To keep your body in good shape, timing is everything
The Kathy Abascal anti-inflammatory diet should be a way of life, says Fit for Life columnist Nicole Tsong.
Special to The Seattle Times
AFTER ALL THE cleanses, nutrition challenges and diets I’ve sampled, my friends now text before I come over for dinner and ask, “What are you eating?”
As resigned as I am to being that person, what people should consider asking me instead is, “When are you eating?”
With all this cleansing and dieting and Paleo-ifying of what I eat, a few key things have stuck with me: My digestive system feels better when I take out grains, dairy and sugar. I rarely choose smoothies or juice. (Chew your food! With your mouth closed!)
I am most particular about the timing of my meals, especially how often I eat and when: breakfast within 30 minutes of waking up, dinner no later than two to three hours before bed, and food five times a day, max.
I learned about timing in the book “To Quiet Inflammation,” by Kathy Abascal. I did her anti-inflammatory diet more than a year ago, and her book is still my go-to for healthy eating. She can tout success stories from her method such as the disappearance of vertigo and diabetes, reduced arthritis and major weight loss. I like the medical research she relies on; it all makes sense.
Insulin is the basis for her rules on when to eat. Essentially, insulin is a dominant hormone in our system, and whenever we put something in our mouth, it triggers an insulin response. When we snack frequently during the day, including the milk in our coffee, mints or chewing gum, we are regulating our blood sugar instead of letting our liver do the job when insulin dies down. In turn, that affects how fat cells are stored and all kinds of communication in our body, including how well we sleep and the hormones our body uses to repair cells.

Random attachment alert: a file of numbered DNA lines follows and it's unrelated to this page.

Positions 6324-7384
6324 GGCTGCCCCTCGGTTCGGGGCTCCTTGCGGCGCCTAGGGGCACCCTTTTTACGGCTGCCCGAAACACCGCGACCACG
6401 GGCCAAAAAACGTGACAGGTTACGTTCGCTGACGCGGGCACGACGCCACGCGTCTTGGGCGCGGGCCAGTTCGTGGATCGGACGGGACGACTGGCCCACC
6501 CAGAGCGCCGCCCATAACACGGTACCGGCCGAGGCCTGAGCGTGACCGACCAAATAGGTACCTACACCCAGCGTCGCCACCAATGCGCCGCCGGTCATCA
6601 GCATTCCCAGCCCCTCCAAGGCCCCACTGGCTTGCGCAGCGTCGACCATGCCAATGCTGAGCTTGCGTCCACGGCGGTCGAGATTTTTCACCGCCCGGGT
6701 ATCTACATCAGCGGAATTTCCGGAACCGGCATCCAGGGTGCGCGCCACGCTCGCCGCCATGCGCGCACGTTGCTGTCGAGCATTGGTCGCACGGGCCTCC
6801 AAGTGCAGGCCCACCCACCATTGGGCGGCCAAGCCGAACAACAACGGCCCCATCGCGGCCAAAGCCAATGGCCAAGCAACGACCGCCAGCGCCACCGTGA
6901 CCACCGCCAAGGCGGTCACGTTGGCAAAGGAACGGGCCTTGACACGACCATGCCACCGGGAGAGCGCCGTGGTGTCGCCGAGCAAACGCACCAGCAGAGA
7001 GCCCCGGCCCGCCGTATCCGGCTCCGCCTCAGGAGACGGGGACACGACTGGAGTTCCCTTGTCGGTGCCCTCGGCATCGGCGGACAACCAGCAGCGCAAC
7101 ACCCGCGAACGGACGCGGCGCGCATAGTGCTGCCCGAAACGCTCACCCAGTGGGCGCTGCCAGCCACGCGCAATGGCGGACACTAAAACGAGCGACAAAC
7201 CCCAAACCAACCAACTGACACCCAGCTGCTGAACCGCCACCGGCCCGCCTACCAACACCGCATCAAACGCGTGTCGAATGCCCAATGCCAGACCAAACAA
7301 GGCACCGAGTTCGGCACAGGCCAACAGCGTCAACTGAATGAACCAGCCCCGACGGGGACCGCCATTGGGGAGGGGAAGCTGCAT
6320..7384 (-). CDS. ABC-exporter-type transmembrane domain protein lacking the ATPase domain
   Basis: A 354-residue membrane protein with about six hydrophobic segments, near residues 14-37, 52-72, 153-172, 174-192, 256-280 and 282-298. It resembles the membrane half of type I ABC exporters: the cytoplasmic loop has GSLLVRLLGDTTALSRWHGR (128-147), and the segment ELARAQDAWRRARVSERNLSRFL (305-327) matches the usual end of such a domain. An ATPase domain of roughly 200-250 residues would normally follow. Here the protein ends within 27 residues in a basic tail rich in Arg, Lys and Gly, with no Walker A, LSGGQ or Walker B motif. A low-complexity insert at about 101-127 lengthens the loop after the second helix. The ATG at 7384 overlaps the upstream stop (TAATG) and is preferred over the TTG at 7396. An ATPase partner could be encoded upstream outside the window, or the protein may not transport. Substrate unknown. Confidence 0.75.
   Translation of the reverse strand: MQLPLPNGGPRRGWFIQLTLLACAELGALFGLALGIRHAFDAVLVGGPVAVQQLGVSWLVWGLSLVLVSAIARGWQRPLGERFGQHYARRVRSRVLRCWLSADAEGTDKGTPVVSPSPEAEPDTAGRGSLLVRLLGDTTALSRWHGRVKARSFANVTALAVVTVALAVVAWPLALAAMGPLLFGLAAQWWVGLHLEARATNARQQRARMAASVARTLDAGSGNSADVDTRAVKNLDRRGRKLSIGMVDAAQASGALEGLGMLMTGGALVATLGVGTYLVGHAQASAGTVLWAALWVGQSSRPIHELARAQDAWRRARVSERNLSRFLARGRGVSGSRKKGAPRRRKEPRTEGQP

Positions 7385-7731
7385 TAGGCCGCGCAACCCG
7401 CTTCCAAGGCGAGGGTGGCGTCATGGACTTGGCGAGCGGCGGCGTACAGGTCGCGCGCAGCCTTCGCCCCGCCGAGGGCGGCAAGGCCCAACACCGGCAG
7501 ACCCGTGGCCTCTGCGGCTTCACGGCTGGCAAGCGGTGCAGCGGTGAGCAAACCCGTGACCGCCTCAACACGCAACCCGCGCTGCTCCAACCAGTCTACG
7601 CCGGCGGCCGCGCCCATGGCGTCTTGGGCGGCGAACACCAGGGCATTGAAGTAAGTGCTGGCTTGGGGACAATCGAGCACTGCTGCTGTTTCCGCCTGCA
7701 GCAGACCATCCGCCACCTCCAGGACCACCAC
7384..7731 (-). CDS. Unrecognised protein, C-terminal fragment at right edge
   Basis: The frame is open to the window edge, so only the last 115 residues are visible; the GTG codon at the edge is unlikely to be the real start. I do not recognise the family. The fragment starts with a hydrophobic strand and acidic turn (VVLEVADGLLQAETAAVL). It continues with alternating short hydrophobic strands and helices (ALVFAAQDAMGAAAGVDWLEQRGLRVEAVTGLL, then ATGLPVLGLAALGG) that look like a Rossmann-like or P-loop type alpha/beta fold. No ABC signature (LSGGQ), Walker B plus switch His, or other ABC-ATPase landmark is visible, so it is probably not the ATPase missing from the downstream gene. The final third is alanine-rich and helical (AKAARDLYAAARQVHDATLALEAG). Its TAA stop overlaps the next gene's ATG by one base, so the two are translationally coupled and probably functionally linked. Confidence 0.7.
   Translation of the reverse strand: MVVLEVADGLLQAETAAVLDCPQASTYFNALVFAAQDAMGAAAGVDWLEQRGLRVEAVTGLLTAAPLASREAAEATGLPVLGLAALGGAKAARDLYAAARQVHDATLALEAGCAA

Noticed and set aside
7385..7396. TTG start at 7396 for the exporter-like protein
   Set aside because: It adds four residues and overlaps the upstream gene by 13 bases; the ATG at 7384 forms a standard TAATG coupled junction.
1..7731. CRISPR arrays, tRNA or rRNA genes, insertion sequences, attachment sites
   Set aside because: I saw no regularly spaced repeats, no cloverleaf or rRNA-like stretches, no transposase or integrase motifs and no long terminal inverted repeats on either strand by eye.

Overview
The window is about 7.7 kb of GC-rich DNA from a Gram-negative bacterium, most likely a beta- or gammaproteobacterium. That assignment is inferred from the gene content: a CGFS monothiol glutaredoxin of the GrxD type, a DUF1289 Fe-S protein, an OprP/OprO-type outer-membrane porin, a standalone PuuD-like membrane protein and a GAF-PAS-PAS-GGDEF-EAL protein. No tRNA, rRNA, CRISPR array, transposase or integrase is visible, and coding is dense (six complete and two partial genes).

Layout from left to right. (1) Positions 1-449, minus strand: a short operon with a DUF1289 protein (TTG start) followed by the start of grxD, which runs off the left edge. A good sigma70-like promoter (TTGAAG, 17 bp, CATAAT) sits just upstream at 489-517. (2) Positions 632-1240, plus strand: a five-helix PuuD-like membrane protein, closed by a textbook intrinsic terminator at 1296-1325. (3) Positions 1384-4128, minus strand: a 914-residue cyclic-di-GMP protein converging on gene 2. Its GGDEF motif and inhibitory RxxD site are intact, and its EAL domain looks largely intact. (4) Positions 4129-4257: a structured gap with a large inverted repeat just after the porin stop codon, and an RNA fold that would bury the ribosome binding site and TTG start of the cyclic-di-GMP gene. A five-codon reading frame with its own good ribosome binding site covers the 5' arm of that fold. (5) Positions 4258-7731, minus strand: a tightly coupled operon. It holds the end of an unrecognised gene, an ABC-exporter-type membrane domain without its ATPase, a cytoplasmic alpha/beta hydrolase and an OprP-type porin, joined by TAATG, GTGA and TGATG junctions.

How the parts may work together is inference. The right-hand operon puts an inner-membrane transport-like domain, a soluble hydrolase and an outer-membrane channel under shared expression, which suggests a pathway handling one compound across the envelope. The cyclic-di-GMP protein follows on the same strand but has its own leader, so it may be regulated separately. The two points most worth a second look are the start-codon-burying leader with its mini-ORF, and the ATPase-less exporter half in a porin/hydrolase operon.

In order to get back on a healthy cycle, Abascal recommends eating within 20 minutes of waking up, and then eating four more times during the day. Snacks can be as big as you want, but no grazing in between.
She also recommends keeping meals relatively short (45 minutes at most for dinner) rather than dragging them out. If you see me dodging the appetizers until right before dinner, that’s why.
“As we start eating and tone down insulin reaction, one thing that tends to come back is an appetite for breakfast,” Abascal said.
Some people are the opposite, who say they are too busy to eat more than once or twice a day. Abascal tells them to carry an extra snack around, even something as simple as grapes. In addition to making it easy to fall prey to cravings, Abascal says not eating means we fail to fuel our body with the nutrients needed to cope with stress, toxins in our environment and other hazards.
Of course, when she says nutrients, Abascal means good fats and vegetables, and lots of the latter. Her eating plan is dominated by vegetables, some fruit and good fats, which help you stay full and sated longer. For more information on how to follow her diet, see .
I’ve done her diet twice, and every time am amazed at how quickly my body feels better and I shed a couple of extra pounds. I also have found that even if I slip back into indulging in sugar and wheat, if I still eat breakfast right away, eat four additional meals/snacks per day and don’t eat late, I still feel healthier and trimmer.
Abascal’s way of eating tends to attract an older clientele with health issues. I think it’s a way of life I will return to again and again.
Nicole Tsong teaches yoga at studios around Seattle. Read her blog at papercraneyoga.com. Email: email@example.com. Susan Jouflas is a Seattle Times staff artist.